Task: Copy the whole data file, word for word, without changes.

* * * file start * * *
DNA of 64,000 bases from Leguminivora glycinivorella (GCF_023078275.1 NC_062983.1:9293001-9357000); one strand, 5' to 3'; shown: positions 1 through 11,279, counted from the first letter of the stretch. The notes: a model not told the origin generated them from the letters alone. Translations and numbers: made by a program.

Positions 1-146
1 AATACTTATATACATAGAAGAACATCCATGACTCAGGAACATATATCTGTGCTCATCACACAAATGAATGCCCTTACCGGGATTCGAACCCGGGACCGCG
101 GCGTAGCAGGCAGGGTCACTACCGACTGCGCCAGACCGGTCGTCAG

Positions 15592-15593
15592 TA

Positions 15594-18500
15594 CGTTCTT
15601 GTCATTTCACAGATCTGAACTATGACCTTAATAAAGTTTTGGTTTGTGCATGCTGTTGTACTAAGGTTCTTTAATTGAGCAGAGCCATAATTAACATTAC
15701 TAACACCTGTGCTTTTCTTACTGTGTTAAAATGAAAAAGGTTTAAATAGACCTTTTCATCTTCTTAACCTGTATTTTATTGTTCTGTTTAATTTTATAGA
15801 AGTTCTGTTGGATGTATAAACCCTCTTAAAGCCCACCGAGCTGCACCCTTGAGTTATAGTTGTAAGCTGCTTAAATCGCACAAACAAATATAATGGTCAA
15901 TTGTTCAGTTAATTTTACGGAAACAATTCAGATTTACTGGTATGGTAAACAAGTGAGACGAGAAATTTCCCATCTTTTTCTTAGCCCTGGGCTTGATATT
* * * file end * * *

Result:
DNA of 64,000 bases from Leguminivora glycinivorella (GCF_023078275.1 NC_062983.1:9293001-9357000); one strand, 5' to 3'; shown: positions 1 through 11,279, counted from the first letter of the stretch. The notes: a model not told the origin generated them from the letters alone. Translations and numbers: made by a program.

Positions 1-146
1 AATACTTATATACATAGAAGAACATCCATGACTCAGGAACATATATCTGTGCTCATCACACAAATGAATGCCCTTACCGGGATTCGAACCCGGGACCGCG
101 GCGTAGCAGGCAGGGTCACTACCGACTGCGCCAGACCGGTCGTCAG

Positions 15592-15593
15592 TA

Positions 15594-18500
15594 CGTTCTT
15601 GTCATTTCACAGATCTGAACTATGACCTTAATAAAGTTTTGGTTTGTGCATGCTGTTGTACTAAGGTTCTTTAATTGAGCAGAGCCATAATTAACATTAC
15701 TAACACCTGTGCTTTTCTTACTGTGTTAAAATGAAAAAGGTTTAAATAGACCTTTTCATCTTCTTAACCTGTATTTTATTGTTCTGTTTAATTTTATAGA
15801 AGTTCTGTTGGATGTATAAACCCTCTTAAAGCCCACCGAGCTGCACCCTTGAGTTATAGTTGTAAGCTGCTTAAATCGCACAAACAAATATAATGGTCAA
15901 TTGTTCAGTTAATTTTACGGAAACAATTCAGATTTACTGGTATGGTAAACAAGTGAGACGAGAAATTTCCCATCTTTTTCTTAGCCCTGGGCTTGATATT